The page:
• U.S.

Should Children Play with Monsters?

2 minute read
Lisa Mclaughlin

If you go by word origins, monster must demonstrate a moral, a lesson, a value. What values do the Pocket Monsters demonstrate? “Pokemon appeals to children’s desire for mastery,” says Stephanie Pratola, a child psychologist. “That begins to develop at age six or seven. There are so many things to master–the games, knowing all the rules for the cards, what makes a good trade.” It’s a world of expertise in which kids can revel, free from parents who don’t understand the rules. Pratola says the marketers have taken huge advantage of this developmental niche among children, but she spreads the blame around. “You have to look at it in the context of our culture. We are all obsessed with acquiring things, and we can’t expect our children to rise above our culture.” She adds, “Children will always grab onto fads, but parents are helping to feed this artificial economy.” Parents often feel the only thing they can do is buy what their children crave. Says Pratola: “I remind them there are kids who don’t have any Pokemon and are just fine.”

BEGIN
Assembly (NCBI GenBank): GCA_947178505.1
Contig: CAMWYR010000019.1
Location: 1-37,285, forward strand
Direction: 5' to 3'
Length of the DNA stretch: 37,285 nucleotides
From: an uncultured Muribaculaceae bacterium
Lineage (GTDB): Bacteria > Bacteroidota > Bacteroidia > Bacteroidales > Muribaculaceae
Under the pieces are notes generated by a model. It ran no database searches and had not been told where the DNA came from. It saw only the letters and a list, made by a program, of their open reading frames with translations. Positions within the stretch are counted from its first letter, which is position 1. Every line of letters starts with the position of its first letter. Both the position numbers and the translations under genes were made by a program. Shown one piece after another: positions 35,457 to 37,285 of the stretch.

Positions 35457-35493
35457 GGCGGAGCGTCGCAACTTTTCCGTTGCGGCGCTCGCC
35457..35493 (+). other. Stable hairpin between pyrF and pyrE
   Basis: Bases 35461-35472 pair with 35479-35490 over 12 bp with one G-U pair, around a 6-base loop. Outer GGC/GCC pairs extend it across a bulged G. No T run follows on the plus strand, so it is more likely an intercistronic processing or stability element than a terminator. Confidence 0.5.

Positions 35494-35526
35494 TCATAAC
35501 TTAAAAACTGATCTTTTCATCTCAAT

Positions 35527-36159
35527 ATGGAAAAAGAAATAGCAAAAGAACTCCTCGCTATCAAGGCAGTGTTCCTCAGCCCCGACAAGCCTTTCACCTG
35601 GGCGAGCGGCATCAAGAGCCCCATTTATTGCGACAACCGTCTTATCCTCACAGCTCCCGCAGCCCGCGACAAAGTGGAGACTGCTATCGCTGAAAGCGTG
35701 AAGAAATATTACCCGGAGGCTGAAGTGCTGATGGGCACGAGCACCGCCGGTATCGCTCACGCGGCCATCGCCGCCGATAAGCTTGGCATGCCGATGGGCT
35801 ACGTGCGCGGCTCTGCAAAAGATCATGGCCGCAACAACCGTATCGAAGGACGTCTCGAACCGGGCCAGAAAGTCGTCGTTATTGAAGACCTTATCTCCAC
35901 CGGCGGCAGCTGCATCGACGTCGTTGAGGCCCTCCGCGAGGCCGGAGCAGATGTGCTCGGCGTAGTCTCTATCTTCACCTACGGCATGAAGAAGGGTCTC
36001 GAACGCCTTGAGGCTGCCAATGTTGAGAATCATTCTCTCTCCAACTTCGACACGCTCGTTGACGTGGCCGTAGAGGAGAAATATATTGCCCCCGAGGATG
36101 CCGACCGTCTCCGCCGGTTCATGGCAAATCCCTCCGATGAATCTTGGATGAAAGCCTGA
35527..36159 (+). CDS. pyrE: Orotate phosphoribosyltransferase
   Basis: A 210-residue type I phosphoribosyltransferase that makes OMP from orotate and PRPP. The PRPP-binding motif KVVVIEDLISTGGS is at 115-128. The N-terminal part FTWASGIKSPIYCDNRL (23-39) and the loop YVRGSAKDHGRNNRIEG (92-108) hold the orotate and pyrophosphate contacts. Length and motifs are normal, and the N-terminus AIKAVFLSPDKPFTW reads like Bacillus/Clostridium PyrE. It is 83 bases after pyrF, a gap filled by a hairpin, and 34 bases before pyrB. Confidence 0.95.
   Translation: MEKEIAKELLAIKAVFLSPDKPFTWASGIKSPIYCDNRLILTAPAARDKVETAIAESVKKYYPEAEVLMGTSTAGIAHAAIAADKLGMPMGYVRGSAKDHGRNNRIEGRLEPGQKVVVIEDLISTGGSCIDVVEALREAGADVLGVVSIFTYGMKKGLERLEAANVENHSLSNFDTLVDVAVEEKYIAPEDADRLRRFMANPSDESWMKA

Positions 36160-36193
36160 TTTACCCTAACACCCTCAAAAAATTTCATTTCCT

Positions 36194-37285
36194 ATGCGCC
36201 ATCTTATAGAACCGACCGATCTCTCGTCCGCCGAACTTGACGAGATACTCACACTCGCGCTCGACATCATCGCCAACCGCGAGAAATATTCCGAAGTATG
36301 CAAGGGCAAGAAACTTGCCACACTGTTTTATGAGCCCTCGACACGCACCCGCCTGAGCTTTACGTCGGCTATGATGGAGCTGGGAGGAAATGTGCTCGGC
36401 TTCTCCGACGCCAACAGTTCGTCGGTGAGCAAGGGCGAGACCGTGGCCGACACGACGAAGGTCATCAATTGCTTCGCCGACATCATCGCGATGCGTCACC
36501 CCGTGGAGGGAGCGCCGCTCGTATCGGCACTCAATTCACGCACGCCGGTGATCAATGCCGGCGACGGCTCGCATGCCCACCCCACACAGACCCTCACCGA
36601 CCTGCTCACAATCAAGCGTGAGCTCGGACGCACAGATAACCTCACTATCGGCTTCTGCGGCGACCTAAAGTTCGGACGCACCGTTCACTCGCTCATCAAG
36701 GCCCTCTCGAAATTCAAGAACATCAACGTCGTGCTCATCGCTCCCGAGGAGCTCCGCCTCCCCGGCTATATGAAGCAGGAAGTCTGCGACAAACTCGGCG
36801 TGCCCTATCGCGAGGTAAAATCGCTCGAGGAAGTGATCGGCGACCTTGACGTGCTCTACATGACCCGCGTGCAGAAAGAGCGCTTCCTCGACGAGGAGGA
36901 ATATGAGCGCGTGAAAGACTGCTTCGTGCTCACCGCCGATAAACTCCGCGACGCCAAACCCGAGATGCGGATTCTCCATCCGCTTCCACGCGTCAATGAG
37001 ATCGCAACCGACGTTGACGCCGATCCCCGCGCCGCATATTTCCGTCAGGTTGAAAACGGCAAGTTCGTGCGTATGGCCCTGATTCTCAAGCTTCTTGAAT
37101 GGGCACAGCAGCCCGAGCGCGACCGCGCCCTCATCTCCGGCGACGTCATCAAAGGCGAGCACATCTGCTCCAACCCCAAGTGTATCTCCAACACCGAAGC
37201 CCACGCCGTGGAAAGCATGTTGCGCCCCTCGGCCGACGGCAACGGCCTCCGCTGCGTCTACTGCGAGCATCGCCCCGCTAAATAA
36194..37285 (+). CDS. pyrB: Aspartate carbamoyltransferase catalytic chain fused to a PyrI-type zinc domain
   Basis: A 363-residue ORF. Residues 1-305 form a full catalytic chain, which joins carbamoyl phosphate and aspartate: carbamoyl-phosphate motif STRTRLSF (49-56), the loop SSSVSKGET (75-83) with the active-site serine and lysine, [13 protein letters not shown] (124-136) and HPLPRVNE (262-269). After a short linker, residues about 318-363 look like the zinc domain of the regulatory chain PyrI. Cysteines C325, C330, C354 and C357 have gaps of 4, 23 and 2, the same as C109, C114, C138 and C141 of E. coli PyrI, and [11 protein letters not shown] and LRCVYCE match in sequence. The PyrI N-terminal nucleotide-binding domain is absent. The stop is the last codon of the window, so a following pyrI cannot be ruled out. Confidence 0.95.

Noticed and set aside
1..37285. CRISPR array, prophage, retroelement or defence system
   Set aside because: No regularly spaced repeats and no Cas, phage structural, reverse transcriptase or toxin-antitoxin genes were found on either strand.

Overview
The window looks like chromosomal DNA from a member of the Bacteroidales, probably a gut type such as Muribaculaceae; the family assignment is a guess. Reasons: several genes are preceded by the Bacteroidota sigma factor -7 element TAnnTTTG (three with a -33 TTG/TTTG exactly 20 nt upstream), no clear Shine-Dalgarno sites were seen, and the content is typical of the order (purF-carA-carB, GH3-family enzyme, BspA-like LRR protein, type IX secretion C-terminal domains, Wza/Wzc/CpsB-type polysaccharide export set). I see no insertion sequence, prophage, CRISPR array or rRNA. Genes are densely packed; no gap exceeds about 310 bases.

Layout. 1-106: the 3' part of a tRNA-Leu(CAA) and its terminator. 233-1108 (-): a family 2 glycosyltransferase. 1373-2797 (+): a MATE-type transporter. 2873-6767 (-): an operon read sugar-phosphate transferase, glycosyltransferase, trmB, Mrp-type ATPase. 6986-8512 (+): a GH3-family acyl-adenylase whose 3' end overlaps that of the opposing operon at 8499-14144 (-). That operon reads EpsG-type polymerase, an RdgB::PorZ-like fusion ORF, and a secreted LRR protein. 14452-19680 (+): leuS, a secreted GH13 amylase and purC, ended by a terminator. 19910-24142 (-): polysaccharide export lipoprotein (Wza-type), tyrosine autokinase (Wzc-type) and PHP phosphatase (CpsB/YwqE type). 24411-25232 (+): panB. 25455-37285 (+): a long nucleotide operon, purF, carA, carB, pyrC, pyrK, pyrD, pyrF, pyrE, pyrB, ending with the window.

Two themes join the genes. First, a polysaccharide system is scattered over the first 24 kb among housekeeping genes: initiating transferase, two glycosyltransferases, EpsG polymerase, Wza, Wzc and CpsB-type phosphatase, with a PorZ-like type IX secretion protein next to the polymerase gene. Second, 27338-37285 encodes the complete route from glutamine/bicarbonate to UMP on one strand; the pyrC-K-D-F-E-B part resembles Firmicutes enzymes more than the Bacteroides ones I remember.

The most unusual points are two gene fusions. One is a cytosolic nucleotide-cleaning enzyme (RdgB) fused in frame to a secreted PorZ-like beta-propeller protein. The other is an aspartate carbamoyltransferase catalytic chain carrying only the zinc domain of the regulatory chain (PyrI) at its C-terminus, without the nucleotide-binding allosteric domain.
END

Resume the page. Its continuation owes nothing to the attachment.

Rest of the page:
Most psychologists see Pokemon as relatively harmless but warn of a need to be wary. A child who spends too much time on video games may not disengage from a simulated world and thus may be confused in the real one. And while card trading teaches social skills, it may also lead to obsessive behavior. “You don’t know whether there’s a valuable card in a pack when you buy it,” says Maressa Hecht Orzack, founder of the Computer Addiction Service at McLean Hospital in Belmont, Mass. Children under eight aren’t able to grasp this fact cognitively, which then leads to disappointment and an increased desire to buy more packs. Children overly anxious to please their peers are also at greater risk for addictive behavior. “Also make sure that your children are not being bullies while playing the card game,” says Pratola. “Ask children about the trades they have made, and use this to teach them what it means to be fair and how to be a nice person.”

–By Lisa McLaughlin

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